chasmchasm Posts: 1,389member
    Just looking at the photos here rather than downloading and comparing the full-res pictures, I'd have to go with the iPhone X in most circumstances but there are clearly some photos above where the S9's greater aperture and telephoto options won the day, but when it comes to flash and good natural lighting, the iPhone X seems to be the better option. I'm astonished and rather disturbed to see that the S9 distorts the head size so much. For me, that flaw is great enough that it would toss it out of consideration, even though it performs pretty well in other ways.

    I have to give this one to Apple overall, though depending on your use they are both excellent smartphone cameras. Clearly room for improvement on both devices.
    radarthekatwatto_cobraSoundJudgmentpropod
  • Reply 2 of 27
    k2kwk2kw Posts: 1,710member
    I would love to know the sensor sizes on the phones.   How about a comparison of a he regular S9 to an iPhone8+?
  • Reply 3 of 27
    k2kwk2kw Posts: 1,710member
    Two positive reviews/comparisons of the Samsung Galaxy S9+ means an anti-Samsung editorial is coming from DED.
    singularitychasmfreshmakeravon b7paisleydiscomuthuk_vanalingam
  • Reply 4 of 27
    chasmchasm Posts: 1,389member
    k2kw said:
    Two positive reviews/comparisons of the Samsung Galaxy S9+ means an anti-Samsung editorial is coming from DED.
    He calls that "Tuesday." :)
    freshmakerRayz2016singularity
  • Reply 5 of 27
    I’ve personally lost all confidence in the iPhones ability to take great photos. Both my 7plus and the wife’s 7 have this really annoying ‘feature’ of struggling to keep focus on a subject. Keeps zooming in and out of focus on the subject just when you want to take the shot. Mostly takes it ok in the end but how annoying is the usability. Keeping my phone steady tonight in a well lit restaurant it struggled to lock onto a plate of food 10 times! Ridiculous. Wife’s phone was the same. She is on iOS 10, me 11. 
    My last iPhone did it too. (6plus). Not every time but enough to be noticeable. More so in lower light.


    have friends at work who have noticed it too, some more than others. Bizarre. Not sure if the X suffers from this issue or not. 

    It getting to to the point where I’m considering whether it’s worth switching. I constantly hear that the pixel 2 camera is so much better than the iPhone , even the X. And a comparison on the verge put the S9 camera up there with the best of them.



  • Reply 6 of 27
    Great analysis.  I personally LOVE the camera on my X.  It’s miles away better than the 6s Plus I upgraded from (which I realize is obvious, but I was still pleasantly surprised).  Looking at those photos tho the S9 to me wins pretty handily.  Good to see some competition to challenge Apple to continue to improve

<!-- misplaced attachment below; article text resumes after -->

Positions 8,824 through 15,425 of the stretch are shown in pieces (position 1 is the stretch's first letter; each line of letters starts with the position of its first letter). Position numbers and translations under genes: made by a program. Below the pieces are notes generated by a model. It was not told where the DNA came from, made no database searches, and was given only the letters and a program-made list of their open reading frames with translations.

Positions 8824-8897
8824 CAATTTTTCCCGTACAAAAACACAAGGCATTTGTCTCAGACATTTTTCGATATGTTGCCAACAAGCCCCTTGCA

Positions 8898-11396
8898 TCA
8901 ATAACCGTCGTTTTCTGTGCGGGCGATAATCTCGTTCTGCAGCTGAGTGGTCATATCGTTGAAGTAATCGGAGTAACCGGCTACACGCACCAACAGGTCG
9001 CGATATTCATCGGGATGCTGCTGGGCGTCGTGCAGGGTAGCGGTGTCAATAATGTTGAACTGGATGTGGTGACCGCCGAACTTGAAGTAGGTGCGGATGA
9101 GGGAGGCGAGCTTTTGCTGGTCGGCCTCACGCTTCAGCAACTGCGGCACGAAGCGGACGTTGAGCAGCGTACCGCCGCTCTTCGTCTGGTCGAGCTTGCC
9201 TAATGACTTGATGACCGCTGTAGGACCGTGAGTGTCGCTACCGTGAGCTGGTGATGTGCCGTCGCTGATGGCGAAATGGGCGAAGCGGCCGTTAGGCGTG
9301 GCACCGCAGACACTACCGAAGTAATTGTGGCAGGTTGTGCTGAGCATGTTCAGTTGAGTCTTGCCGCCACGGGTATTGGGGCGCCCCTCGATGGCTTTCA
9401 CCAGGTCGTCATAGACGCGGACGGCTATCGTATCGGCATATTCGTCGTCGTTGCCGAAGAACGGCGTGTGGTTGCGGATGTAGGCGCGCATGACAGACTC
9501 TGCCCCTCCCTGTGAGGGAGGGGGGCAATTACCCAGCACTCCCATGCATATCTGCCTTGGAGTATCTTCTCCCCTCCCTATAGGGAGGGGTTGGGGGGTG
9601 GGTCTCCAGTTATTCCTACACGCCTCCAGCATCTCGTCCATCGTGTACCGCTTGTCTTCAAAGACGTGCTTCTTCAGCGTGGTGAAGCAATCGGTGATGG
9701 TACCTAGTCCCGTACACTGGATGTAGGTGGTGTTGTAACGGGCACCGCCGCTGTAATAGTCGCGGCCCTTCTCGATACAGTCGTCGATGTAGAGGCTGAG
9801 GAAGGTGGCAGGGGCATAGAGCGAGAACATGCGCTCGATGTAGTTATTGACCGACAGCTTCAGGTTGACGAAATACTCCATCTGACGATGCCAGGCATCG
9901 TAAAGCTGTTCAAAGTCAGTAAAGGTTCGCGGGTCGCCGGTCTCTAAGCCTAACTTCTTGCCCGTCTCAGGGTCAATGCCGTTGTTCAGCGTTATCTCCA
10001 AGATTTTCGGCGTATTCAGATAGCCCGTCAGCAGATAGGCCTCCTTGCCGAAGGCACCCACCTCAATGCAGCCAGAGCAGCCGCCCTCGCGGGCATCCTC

• Reply 7 of 27
    radarthekatradarthekat Posts: 3,029moderator
    Detail looks very similar, but the S9+ doesn't blur as much of the hair, which looks much better.”

    I hardly think this makes up for shrinking the subjects entire head.  With selfies being the most taken pics by a lot of users seems for those users the Samsung would be disqualified. 
    watto_cobraRayz2016pscooter63StrangeDays
  • Reply 8 of 27
    SoliSoli Posts: 8,746member
    “Detail looks very similar, but the S9+ doesn't blur as much of the hair, which looks much better.”

    I hardly think this makes up for shrinking the subjects entire head.  With selfies being the most taken pics by a lot of users seems for those users the Samsung would be disqualified. 
    For the most part both cameras performed great and I'm still amazed at how far miniaturized camera tech has come in the last decade (and it's obvious there's a long way to go, too), but that shrinking head effect was so out of place that I'd disqualify the S9+ based solely on that egregious effect and what you say about self portraits being such a common use of modern smartphones
    pscooter63
  • Reply 9 of 27
    SoliSoli Posts: 8,746member
    Great analysis.  I personally LOVE the camera on my X.  It’s miles away better than the 6s Plus I upgraded from (which I realize is obvious, but I was still pleasantly surprised).  Looking at those photos tho the S9 to me wins pretty handily.  Good to see some competition to challenge Apple to continue to improve
    Maybe I missed it or forgot about it since these probably should be done right after the iPhone X was released, but I think a comparison to iPhones from both a year ago and two years ago would make for a more relevant for iPhone buyers. While these comparisons are interesting, I doubt there are many on the fence between buying these two devices.
    watto_cobrabaconstangfotoformat
  • Reply 10 of 27
    foggyhillfoggyhill Posts: 4,767member
    The differences right now between top end smart phones are absurdly small, limited essentially physics and the current limits of tech.
    watto_cobramuthuk_vanalingamMplsPairmanchairmanbb-15atomic101jony0
  • Reply 11 of 27


    Impressive differences here.
    Soliairmanchairmanwatto_cobrabb-15
  • Reply 12 of 27
    Excellent review and comparison.between the two Flagship cameras using real-world (non-studio) locations. AI does it, again!
    edited March 2018 watto_cobra
  • Reply 13 of 27
    StrangeDaysStrangeDays Posts: 7,280member
    k2kw said:
    Two positive reviews/comparisons of the Samsung Galaxy S9+ means an anti-Samsung editorial is coming from DED.
    How strange that the haters, knockoff defenders and agenda pushers get so butthurt about well-reasoned DED pieces. 
    pscooter63watto_cobrabb-15
  • Reply 14 of 27